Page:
Hasan Minhaj seemingly struck a chord in Saudi Arabia with a recent episode of his show “Patriot Act.”
The Saudi Arabian government requested Netflix take down an episode of the show that included criticism of the death of Washington Post journalist Jamal Khashoggi, who was killed in the Saudi embassy late last year.
The government cited its Anti Cyber-Crime Law, which aims to ensure the “enhancement of information security,” “protection of rights pertaining to the legitimate use of computers and information networks,” protection of public interest, morals and common values” and “protection of national economy.”
A source told the Daily News that the streaming service only complied to the request because of the legal issues.
“We strongly support artistic freedom and removed this episode only in Saudi Arabia after we had received a valid legal request — and to comply with local law,” a Netflix spokesperson said in a statement to The News.
The episode is still available elsewhere on Netflix, as well as on YouTube, where it has been viewed more than 1.2 million times already, as of Monday afternoon.
“It blows my mind that it took the killing of a Washington Post journalist for everyone to go, ‘Oh, I guess he’s really not a reformer,'” Minhaj said of Crown Prince Mohammad bin Salman in the October episode.
“Meanwhile, every Muslim person you know was like, ‘Yeah, no s–t. He’s the crown prince of Saudi Arabia.’ So now would be a good time to reassess our relationship with Saudi Arabia — and I mean that as a Muslim and as an American.”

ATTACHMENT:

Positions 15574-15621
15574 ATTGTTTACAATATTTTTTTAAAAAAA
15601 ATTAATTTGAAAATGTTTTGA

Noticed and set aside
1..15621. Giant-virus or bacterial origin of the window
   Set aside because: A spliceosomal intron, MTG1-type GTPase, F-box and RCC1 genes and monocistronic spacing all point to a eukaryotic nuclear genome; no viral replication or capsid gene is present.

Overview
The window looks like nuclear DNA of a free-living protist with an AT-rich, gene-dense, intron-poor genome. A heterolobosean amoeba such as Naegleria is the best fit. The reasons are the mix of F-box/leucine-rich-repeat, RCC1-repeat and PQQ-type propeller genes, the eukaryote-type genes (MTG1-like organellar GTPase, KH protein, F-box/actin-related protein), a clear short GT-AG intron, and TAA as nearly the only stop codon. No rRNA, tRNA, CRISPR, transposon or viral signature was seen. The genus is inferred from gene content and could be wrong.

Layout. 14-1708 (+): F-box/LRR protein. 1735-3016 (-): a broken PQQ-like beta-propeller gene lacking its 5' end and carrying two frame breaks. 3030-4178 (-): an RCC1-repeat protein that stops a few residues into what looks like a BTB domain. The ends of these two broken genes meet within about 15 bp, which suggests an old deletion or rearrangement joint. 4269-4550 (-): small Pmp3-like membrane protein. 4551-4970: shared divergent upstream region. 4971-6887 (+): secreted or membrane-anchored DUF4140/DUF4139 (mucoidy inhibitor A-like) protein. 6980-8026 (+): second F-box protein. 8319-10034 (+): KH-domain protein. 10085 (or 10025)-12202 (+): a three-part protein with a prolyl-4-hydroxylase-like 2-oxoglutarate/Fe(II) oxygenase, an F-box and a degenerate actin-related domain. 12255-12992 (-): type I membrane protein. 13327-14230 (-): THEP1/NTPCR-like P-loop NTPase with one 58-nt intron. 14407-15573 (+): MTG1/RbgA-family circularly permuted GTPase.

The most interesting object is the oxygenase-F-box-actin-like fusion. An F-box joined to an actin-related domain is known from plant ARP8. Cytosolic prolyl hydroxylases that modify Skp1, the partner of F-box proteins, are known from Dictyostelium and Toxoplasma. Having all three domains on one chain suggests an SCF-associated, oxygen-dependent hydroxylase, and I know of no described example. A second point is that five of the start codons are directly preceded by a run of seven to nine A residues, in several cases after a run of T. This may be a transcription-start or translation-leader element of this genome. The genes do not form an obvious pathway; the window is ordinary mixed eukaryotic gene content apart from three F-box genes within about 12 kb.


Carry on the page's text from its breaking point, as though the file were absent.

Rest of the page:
The show host also referred to Saudia Arabia as “the boy band manager of 9/11” and said the crown prince has been getting away with similar atrocities “for years with almost no blowback from the international community.”
The Saudi Arabian government has denied any involvement in Khashoggi’s death, despite reports to the contrary from agencies in both the United States and Turkey. President Trump has refused to place any blame with the Crown Prince, a close ally of son-in-law and senior White House adviser Jared Kushner.
This isn’t the first time Netflix has puled episodes at the request of a foreign government: “Disjointed,” “Cooking on High” and “The Legend of 420” were all removed in Singapore after objections from the government over “their perceived positive influence/portrayal on drug use,” which is illegal in the country, a spokesperson told The News.
Minhaj, a former “Daily Show” correspondent, launched his variety show in October, making him the first Indian-American to host a weekly comedy show.
He has not commented publicly on his episode being yanked offline.
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